Panasonic should do exactly what they are doing. Move very slowly and say no as politely and as late as possible.

     

    Panasonic will quietly back out at a distant time in the future when both Tesla and Panasonic hope people aren't paying such close attention.

     

    BTW, if I were one of the people who bought that terrible bond based on the whispers that Panasonic was going to come in, I would be asking for my money back. They certainly have a right to ask for that, and some chance there is enough legal exposure for them to get some kind of kiss.
    11 Apr 2014, 12:02 PM Reply Like
  • Frank Greenhalgh
    , contributor
    Comments (2689) | Send Message
     
    "Tesla management indicated the company's commercial relationship remains the same." This only means that Panasonic will continue to sell and build about a million batteries for Tesla over the next years. Still no Gigafactory commitment.
    10 Apr 2014, 08:09 AM Reply Like
  • stockahead
    , contributor
    Comments (44) | Send Message
     
    What? GS stays neutral even "after meeting with management" ? Folks, these are good news.
    10 Apr 2014, 08:28 AM Reply Like
  • Tales From The Future
    , contributor
    Comments (6064) | Send Message
     
    GS was one of the major underwriters for the big TSLA convertible bond deal.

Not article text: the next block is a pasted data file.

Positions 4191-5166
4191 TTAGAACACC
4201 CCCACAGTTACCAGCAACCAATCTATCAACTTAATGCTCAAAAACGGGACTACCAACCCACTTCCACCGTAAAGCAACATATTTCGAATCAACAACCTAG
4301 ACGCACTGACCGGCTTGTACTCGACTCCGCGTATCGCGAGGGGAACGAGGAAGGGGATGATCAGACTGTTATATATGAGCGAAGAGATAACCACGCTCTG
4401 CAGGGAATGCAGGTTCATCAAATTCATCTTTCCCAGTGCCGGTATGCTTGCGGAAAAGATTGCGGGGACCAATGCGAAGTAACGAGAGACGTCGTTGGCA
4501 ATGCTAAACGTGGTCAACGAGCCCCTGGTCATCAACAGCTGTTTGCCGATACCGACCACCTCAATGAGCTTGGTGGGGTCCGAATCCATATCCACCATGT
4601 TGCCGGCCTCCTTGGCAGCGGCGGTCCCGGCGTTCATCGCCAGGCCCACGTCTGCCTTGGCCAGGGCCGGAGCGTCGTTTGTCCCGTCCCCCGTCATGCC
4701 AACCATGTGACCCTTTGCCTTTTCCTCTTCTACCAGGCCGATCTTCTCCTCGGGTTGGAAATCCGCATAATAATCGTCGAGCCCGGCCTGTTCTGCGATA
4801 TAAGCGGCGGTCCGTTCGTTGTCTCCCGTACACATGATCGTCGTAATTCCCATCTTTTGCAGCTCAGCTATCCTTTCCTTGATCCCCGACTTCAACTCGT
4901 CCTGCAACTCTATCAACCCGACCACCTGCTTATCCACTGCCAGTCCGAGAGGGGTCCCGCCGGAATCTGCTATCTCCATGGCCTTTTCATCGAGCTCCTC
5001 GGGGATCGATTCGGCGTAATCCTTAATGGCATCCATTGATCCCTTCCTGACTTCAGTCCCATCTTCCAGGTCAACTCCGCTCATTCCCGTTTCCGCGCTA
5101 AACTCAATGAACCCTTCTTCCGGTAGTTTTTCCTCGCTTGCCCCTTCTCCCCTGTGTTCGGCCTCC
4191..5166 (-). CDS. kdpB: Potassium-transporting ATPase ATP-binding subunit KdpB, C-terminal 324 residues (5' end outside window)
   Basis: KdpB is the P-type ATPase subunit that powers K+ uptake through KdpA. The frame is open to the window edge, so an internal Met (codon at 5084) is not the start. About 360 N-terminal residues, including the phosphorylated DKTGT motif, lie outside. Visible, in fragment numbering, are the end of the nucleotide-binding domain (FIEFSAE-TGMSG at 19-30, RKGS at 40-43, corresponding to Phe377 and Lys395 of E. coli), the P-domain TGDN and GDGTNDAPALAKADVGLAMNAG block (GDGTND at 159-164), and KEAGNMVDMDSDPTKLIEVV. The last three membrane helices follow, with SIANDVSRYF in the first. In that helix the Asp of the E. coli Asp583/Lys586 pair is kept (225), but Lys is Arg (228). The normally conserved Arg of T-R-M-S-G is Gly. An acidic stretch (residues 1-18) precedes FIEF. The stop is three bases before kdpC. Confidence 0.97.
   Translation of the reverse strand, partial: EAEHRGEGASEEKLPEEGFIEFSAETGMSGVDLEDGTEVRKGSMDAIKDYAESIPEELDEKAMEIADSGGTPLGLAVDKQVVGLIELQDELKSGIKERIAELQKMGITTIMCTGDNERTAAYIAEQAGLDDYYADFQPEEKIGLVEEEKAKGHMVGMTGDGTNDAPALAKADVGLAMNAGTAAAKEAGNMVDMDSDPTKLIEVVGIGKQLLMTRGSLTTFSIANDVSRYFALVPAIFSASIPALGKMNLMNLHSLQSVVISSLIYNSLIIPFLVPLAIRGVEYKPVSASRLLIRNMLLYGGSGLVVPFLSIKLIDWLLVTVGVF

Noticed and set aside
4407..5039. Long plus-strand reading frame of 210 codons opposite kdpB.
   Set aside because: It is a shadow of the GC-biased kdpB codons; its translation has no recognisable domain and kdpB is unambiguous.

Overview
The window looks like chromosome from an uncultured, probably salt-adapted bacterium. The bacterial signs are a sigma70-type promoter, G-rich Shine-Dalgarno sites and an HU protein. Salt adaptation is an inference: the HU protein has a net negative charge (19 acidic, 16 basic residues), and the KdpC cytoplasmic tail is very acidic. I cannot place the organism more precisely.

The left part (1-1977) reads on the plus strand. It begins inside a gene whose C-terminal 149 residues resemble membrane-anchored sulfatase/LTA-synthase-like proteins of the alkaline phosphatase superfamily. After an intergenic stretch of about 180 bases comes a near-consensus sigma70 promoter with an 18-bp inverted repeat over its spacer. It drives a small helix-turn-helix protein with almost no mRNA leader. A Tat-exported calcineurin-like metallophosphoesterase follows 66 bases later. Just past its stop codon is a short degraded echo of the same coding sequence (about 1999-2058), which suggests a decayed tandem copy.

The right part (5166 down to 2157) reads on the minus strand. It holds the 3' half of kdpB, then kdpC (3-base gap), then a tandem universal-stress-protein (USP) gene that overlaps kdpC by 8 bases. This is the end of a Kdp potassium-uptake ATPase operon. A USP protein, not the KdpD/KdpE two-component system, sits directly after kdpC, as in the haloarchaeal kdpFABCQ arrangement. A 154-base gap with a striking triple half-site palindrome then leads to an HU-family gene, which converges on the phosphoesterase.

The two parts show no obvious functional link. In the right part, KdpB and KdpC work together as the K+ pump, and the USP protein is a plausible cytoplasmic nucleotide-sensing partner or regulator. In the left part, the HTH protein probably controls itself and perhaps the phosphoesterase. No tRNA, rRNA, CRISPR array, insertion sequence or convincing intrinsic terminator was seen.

10 Apr 2014, 09:09 AM Reply Like
  • Dr.KennethReid
    , contributor
    Comments (21) | Send Message
     
    There are vast cultural differences (both corporate and East/West) between Panasonic and Tesla that make it unlikely Panasonic will take a significant role in the gigafactory. Basically, Panasonic operates within a culture of risk-aversion and conformity, whereas Tesla, more than any company I can think of, exemplifies a culture of risk-seeking and innovation.
    10 Apr 2014, 09:43 AM Reply Like
  • David at Imperial Beach
    , contributor
    Comments (4359) | Send Message
     
    However, Japanese companies are also loathe to terminate an ongoing partnership with another company like American companies are. They work hard to maintain relationships and meet expectations. Tesla has clearly laid out its expectations in this matter. If those expectations are at all realistic Panasonic would likely lose face if they terminate the relationship.

     

    Panasonic is actually getting a pretty good deal with the proposed partnership. Tesla could have laid the entire burden of building 3.5B cells per year for the Gen III car entirely on Panasonic.
    10 Apr 2014, 10:29 AM Reply Like
  • MarketLost
    , contributor
    Comments (2916) | Send Message
     
    @Dave, I would agree with you on the Japanese companies don't like to give up partnerships, but they certainly will do it. GM had partnerships in the NUMI plant with Toyota, and the CAMI plant with Suzuki. Both of which have been terminated.